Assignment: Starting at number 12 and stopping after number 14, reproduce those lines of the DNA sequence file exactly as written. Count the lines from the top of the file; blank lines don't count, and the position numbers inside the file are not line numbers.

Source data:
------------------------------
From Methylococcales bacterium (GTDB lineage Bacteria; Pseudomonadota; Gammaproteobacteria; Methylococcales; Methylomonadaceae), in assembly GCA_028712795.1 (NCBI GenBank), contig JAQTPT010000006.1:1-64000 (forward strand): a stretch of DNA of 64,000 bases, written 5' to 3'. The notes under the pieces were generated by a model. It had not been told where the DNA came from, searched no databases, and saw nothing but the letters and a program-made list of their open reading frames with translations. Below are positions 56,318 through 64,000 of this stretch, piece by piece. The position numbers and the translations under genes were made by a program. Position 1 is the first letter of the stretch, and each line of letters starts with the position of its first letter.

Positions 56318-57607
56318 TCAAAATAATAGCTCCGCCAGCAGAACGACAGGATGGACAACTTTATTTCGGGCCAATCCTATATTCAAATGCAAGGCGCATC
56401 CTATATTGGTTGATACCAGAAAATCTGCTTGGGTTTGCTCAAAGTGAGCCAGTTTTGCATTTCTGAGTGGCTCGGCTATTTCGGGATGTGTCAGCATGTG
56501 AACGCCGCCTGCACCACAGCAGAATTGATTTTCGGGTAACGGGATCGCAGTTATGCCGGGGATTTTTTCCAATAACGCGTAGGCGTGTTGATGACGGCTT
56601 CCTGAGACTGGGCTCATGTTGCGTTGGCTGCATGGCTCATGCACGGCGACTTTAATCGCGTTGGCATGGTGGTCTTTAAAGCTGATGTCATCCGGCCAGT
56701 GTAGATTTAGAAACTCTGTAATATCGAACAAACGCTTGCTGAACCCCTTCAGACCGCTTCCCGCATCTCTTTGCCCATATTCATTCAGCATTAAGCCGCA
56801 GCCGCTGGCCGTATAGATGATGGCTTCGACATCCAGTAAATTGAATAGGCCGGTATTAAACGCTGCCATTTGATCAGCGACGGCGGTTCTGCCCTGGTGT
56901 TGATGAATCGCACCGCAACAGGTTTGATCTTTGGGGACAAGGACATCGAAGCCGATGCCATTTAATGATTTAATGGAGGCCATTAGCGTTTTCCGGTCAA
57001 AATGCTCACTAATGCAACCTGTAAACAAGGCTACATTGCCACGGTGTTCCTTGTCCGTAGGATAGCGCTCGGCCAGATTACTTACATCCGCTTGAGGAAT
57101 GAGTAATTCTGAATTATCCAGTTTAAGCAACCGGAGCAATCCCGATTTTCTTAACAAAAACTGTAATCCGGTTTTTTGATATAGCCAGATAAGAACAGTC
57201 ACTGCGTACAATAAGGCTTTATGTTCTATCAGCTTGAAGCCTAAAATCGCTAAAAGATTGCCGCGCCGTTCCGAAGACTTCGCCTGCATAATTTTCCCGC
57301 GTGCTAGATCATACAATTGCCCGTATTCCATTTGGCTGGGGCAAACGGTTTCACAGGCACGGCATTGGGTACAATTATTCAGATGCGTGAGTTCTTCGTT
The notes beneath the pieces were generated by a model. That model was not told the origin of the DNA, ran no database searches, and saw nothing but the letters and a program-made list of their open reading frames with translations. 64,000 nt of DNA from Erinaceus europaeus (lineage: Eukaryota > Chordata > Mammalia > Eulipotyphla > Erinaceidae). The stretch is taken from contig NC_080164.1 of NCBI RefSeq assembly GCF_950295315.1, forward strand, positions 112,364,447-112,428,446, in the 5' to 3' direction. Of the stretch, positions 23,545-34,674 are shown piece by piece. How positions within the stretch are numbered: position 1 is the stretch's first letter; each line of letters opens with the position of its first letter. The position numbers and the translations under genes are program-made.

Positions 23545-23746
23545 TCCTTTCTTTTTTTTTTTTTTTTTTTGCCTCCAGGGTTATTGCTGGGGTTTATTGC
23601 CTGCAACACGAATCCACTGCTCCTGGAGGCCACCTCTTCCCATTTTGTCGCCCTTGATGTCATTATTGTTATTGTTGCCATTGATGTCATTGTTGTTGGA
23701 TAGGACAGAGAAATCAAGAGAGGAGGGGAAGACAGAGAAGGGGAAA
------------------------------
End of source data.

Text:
57201 ACTGCGTACAATAAGGCTTTATGTTCTATCAGCTTGAAGCCTAAAATCGCTAAAAGATTGCCGCGCCGTTCCGAAGACTTCGCCTGCATAATTTTCCCGC
57301 GTGCTAGATCATACAATTGCCCGTATTCCATTTGGCTGGGGCAAACGGTTTCACAGGCACGGCATTGGGTACAATTATTCAGATGCGTGAGTTCTTCGTT
The notes beneath the pieces were generated by a model. That model was not told the origin of the DNA, ran no database searches, and saw nothing but the letters and a program-made list of their open reading frames with translations. 64,000 nt of DNA from Erinaceus europaeus (lineage: Eukaryota > Chordata > Mammalia > Eulipotyphla > Erinaceidae). The stretch is taken from contig NC_080164.1 of NCBI RefSeq assembly GCF_950295315.1, forward strand, positions 112,364,447-112,428,446, in the 5' to 3' direction. Of the stretch, positions 23,545-34,674 are shown piece by piece. How positions within the stretch are numbered: position 1 is the stretch's first letter; each line of letters opens with the position of its first letter. The position numbers and the translations under genes are program-made.